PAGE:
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So I'm trying to fix the power supply for my espresso machine. I've determined that the transformer is likely the problem (no continuity across the primary coil). The OEM transformer (encapsulated) (Myrra 44170) is 117vAC to 9vAC with 256mA current on the secondary coil. In trying to find a suitable replacement transformer I have come across a few questions.

  1. I'm in the US and from what I've read I should be ok with 120V primary voltage, is this correct?

  2. Is it necessary for the transformer to be encapsulated? I know this was probably done for safety reasons, however the device wouldn't be left powered on.

  3. I can't seem to find a transformer available for 9vAC with the current around 256mA.

I was able to find one that seems like a suitable transformer (120vAC - 9vAC @ 500mA ventilated) would this work for my application? I'm just getting into electronics and electrical engineering so any advice would be greatly appreciated. Also if the replacement transformer mentioned isn't compatible could someone please provide a link to purchase one that is? I've attempted to scour the internet and am having very little luck finding 120 - 9vAC transformers that are in stock.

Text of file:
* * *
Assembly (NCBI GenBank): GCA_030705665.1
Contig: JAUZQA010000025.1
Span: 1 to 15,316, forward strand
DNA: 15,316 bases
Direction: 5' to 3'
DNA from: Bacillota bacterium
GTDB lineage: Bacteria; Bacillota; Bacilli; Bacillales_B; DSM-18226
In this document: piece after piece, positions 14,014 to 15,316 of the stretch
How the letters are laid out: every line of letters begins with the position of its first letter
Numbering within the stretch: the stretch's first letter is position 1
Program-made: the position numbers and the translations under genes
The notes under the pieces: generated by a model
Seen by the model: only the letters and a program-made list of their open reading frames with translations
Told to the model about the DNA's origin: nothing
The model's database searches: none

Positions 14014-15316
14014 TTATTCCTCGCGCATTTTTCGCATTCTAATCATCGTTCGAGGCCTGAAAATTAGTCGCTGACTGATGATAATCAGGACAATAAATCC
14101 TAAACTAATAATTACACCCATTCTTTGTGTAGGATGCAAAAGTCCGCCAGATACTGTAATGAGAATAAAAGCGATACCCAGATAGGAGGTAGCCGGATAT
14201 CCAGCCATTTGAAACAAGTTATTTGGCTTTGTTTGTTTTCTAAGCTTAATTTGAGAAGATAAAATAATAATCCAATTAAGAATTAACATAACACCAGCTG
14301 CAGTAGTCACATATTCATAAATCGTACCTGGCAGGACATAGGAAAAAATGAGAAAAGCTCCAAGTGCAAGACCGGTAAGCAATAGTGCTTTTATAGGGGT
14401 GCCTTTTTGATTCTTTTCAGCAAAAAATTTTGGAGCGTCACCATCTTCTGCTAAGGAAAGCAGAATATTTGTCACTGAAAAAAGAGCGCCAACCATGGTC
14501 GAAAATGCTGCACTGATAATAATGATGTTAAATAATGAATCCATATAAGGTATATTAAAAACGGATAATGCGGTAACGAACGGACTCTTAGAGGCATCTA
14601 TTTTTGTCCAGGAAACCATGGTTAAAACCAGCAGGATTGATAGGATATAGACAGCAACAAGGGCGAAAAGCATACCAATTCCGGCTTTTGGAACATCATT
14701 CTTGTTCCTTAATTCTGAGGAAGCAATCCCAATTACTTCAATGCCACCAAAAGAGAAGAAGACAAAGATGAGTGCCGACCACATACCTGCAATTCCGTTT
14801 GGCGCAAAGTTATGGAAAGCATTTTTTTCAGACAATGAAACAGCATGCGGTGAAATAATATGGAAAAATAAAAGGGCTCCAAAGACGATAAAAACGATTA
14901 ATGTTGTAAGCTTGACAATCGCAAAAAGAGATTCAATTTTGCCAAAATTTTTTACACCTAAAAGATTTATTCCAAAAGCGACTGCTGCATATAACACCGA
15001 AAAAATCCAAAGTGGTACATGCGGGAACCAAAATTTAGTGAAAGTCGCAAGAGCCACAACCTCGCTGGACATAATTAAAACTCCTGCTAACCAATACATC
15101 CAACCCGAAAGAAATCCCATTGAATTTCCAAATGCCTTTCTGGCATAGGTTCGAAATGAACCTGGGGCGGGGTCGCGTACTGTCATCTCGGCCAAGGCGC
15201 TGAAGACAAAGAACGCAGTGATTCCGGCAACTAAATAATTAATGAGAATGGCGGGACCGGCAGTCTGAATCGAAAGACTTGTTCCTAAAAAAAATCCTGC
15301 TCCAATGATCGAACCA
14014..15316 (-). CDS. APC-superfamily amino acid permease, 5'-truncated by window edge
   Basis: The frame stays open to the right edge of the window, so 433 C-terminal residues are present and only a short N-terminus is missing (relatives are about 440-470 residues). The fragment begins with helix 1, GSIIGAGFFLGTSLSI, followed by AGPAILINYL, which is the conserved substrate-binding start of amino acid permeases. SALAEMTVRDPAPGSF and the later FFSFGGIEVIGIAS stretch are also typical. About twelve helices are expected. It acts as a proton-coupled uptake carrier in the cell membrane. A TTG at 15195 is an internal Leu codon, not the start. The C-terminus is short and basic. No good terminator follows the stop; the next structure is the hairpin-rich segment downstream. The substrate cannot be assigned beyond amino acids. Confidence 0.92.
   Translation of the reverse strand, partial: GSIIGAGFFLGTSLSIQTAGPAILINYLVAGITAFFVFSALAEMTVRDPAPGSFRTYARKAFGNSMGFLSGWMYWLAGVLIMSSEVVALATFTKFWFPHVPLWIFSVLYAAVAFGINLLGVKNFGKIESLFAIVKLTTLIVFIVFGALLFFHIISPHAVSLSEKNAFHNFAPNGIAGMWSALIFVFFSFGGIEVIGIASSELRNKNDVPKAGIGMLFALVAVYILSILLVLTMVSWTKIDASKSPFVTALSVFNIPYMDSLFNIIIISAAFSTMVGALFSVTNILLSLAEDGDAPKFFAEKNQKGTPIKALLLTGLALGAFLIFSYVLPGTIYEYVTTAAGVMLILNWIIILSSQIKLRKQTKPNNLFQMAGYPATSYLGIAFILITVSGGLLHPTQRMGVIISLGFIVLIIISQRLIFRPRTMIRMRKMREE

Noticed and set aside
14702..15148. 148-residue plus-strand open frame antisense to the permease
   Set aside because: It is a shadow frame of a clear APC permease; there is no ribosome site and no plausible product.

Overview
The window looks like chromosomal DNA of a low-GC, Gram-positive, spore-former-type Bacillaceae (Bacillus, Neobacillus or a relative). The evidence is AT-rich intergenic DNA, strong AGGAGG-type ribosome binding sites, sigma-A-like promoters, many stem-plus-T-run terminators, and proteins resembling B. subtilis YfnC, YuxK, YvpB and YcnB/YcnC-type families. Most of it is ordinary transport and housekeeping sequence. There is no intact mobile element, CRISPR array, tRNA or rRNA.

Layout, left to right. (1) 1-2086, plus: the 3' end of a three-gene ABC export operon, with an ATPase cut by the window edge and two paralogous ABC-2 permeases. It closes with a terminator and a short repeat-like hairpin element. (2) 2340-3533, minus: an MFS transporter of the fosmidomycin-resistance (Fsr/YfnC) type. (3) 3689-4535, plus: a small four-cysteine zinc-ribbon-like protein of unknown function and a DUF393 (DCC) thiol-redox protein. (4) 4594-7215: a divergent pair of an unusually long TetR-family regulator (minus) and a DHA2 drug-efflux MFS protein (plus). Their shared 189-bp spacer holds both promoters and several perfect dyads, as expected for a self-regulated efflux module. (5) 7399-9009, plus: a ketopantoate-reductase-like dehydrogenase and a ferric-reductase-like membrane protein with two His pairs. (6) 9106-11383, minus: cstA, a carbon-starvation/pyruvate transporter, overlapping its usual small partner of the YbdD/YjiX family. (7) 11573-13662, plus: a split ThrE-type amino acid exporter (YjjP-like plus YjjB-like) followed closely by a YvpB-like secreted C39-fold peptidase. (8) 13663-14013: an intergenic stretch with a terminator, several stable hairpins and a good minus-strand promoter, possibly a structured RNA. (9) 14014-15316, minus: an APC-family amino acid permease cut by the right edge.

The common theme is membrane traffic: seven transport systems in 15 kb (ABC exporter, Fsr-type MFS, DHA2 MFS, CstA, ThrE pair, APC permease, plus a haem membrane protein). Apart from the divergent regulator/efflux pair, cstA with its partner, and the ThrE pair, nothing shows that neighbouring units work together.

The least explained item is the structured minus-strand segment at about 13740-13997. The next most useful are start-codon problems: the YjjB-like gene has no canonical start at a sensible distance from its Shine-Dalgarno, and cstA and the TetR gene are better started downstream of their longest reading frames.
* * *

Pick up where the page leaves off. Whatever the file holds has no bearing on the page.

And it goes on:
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  • \$\begingroup\$ Depends on what’s connected downstream. With 500 mA rating, the secondary voltage will be higher that 9 V at a fraction of max rated current. \$\endgroup\$
    – winny
    Commented May 31, 2021 at 19:05

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NOTE: Line-operated appliances have lethal voltages inside. No warranties expressed or implied ...

The original transformer almost certainly is a custom part designed for that appliance. Almost anything that meets or exceeds its specs will work - electrically.

The 117 Vac primary can be anything from 110 - 125 Vac.

The secondary current can be almost anything that is equal to or exceeds the current needed. That said, current = size, so a 2 A transformer will work, but might not fit.

The encapsulation has nothing to do with the transformer's electrical performance. It is a safety measure, probably because the appliance has water in it. How you deal with that is entirely up to you.

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  • \$\begingroup\$ Got it. Thank you very much. \$\endgroup\$
    – Alex Katz
    Commented Jun 1, 2021 at 1:48

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